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What Business Owners Need to Know About Professional Malpractice

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Even if you never make mistakes, it’s important to educate yourself on malpractice and how you can protect yourself.

Mistakes are part of being human, but in the professional world, they can get you in trouble. As a professional, you possess a certain level of skill and expertise. Clients, patients or customers expect you to possess a certain level of competency when doing your job.

An architect should be able to design a building without structural flaws. A lawyer should provide appropriate legal counsel to his clients.

When professionals provide subpar services, they can be held responsible. If someone believes that you have committed malpractice, they can file a claim against you to recover financial losses.

Even if you never make mistakes, it’s important to educate yourself on malpractice and how you can protect yourself.

Malpractice Is Not Exclusive to Health Care

Most people associate the word “malpractice” with the health care industry. However, nearly every small business that provides a professional service can be held liable for malpractice.

A few different terms can be used to describe these mistakes:

  • Errors and Omissions: Typically used in fields that require mathematical or technical skills, such as accounting.
  • Malpractice: A term commonly used in the health care field, but malpractice may also describe errors made by public officials and lawyers.
  • Professional Liability: The most common term used to describe professional errors.

“Lawyers, doctors and other professionals are held to higher standards of care, and rightfully so,” says law firm Gassman Legal, P.C.. “When you place your trust in a professional, the welfare of your home, your business and your family may be at stake. One careless, reckless or negligent act could be detrimental to your financial security, your health and well-being, and your entire future.”

Professionals may be held liable for a variety of mistakes, including:

  • Negligence
  • Breach of contract
  • Violation of professional standards
  • Undesired outcomes
  • Error and oversight

Malpractice claims are almost always based on claims of negligence.

Types of Professional Malpractice

To get a better understanding of how malpractice can apply to nearly any professional field, let’s take a look at the most common types of malpractice.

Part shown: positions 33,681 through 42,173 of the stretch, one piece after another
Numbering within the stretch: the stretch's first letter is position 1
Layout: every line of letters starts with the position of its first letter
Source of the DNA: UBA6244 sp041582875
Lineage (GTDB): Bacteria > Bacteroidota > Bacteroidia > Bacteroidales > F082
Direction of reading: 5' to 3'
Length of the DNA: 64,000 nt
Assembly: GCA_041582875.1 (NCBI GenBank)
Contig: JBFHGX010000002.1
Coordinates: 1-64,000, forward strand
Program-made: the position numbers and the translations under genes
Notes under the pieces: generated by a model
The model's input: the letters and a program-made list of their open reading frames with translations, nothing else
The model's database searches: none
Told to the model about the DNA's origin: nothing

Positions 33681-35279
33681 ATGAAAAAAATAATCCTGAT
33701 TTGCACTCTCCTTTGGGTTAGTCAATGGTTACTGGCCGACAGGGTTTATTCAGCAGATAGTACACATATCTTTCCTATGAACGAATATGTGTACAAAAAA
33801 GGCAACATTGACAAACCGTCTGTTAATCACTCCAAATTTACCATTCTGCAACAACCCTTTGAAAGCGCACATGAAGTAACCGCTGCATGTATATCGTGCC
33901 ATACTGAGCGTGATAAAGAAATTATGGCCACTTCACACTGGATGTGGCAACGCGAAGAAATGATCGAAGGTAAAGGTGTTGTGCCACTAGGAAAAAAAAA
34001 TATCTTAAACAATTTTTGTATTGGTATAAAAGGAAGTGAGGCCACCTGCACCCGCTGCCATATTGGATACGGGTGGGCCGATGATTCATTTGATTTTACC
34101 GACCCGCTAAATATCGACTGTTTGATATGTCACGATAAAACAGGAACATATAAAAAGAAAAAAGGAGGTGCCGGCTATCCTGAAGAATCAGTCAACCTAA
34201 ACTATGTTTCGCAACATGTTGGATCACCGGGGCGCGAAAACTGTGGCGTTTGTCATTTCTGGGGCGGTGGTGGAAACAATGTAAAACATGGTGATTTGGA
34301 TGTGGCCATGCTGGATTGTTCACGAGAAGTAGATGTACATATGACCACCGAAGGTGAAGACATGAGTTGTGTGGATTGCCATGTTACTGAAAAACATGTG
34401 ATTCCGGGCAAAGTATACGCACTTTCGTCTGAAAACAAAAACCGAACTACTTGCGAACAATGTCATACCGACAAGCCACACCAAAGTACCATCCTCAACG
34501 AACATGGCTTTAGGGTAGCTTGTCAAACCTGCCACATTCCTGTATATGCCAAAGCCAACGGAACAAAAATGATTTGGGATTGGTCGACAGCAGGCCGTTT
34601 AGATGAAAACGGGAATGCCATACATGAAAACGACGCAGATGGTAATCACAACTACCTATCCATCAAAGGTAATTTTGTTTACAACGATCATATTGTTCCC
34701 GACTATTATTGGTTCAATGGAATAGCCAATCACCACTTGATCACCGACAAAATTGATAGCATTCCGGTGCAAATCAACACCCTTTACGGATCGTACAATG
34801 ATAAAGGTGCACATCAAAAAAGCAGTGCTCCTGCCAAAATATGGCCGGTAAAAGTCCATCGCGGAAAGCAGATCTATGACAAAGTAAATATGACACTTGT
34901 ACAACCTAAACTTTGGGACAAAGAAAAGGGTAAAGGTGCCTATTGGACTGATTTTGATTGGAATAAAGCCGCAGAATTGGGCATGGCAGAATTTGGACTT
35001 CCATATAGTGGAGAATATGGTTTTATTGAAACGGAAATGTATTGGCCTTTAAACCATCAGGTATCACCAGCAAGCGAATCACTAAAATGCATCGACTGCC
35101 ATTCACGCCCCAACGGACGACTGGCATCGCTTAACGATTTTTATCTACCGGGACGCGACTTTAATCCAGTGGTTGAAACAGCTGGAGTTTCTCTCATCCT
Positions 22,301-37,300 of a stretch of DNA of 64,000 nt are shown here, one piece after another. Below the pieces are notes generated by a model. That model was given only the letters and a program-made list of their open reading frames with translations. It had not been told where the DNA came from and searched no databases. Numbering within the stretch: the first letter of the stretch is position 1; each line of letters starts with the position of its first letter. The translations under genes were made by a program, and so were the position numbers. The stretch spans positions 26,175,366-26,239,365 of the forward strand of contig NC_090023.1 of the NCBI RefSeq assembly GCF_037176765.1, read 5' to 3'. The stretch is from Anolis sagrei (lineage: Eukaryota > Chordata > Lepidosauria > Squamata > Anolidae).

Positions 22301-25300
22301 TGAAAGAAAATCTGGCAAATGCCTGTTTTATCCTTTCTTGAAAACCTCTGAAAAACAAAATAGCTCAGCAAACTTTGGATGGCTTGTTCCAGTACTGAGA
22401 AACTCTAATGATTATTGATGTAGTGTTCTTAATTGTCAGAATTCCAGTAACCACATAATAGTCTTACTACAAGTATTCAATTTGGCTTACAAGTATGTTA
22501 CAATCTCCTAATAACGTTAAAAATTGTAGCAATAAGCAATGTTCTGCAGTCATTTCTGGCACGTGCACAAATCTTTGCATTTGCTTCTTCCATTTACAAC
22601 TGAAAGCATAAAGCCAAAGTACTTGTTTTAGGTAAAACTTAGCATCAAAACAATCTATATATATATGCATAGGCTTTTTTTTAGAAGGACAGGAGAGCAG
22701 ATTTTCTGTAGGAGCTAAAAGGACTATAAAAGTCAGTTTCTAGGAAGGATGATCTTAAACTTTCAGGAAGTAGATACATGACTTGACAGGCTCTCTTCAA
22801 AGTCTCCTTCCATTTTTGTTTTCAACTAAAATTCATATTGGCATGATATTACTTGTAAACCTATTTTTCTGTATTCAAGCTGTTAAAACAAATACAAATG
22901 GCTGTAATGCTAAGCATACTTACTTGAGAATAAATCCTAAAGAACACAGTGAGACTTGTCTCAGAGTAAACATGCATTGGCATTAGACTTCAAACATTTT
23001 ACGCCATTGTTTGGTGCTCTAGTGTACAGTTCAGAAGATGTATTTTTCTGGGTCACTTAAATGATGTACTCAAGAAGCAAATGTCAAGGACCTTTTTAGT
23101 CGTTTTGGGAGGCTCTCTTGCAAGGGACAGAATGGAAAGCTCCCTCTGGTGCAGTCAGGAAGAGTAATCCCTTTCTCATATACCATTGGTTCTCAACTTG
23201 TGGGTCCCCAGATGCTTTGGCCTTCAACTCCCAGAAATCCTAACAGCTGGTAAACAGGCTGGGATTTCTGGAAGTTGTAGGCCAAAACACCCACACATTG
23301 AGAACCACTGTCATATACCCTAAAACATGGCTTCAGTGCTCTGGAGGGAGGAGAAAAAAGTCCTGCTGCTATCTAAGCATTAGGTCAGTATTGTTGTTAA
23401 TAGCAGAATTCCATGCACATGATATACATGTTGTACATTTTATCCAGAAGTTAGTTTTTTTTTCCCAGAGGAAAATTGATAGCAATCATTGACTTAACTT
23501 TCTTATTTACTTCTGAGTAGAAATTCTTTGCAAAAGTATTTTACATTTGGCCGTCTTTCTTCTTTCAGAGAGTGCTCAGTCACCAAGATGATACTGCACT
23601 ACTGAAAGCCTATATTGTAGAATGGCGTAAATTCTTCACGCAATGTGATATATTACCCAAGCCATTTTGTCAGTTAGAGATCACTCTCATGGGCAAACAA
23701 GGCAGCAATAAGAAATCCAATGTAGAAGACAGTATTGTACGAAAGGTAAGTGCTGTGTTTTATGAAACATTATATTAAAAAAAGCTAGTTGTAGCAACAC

Accounting Malpractice

Accountants may be held liable if they are negligent or careless in the preparation or review of financial documents, statements or accounts.

These professionals may be accused of being careless or negligent in:

  • The preparation of a financial statement or tax return.
  • The due diligence in reviewing balance sheets or profit and loss statements.
  • The overstatement of net worth.

Legal Malpractice

Lawyers may face malpractice claims if they:

  • Fail to follow the code of ethics when representing a client.
  • Fail to file documents in a timely manner.
  • Fail to appear on a client’s behalf.
  • Misuse client funds.
  • Are careless in the preparation or review of documents.
  • Fail to obtain client consent when making a decision.
  • Are negligent in the discovery phase of the case.
  • There is a conflict of interest.

Engineering or Architectural Malpractice

An engineer or architect may be held liable for malpractice if he or she fails to use reasonable care in the consulting, design or advising on building projects.

Examples of malpractice may include:

  • Failure to properly supervise project workers.
  • Failure to follow guidelines related to structural integrity, weight loads or other building material characteristics.
  • Failure to take weather or environmental factors into consideration when engineering or designing a project.

Other Types of Malpractice

  • Pharmaceutical Malpractice: Pharmacists can be held liable for damages if they make prescription errors, such as providing the incorrect medication or wrong dosage.
  • Broker Malpractice: Financial brokers may face malpractice claims for self-dealing or failure to disclose risk.
  • Mortuary Negligence: Wrongful cremation or burial can result in a malpractice claim.

Protecting Your Business from Malpractice Claims

Fortunately, businesses can protect themselves from malpractice claims by purchasing professional liability insurance. This coverage can typically be added to any business protection plan. Some plans include this coverage as part of the standard plan.

Even if you do everything right, you can still face a malpractice claim if a client says that he or she received an undesirable outcome. And even if the claim doesn’t hold up in court, you will still need to pay for the cost of hiring a lawyer. Having the proper insurance coverage can help you avoid having to pay these fees out of pocket.

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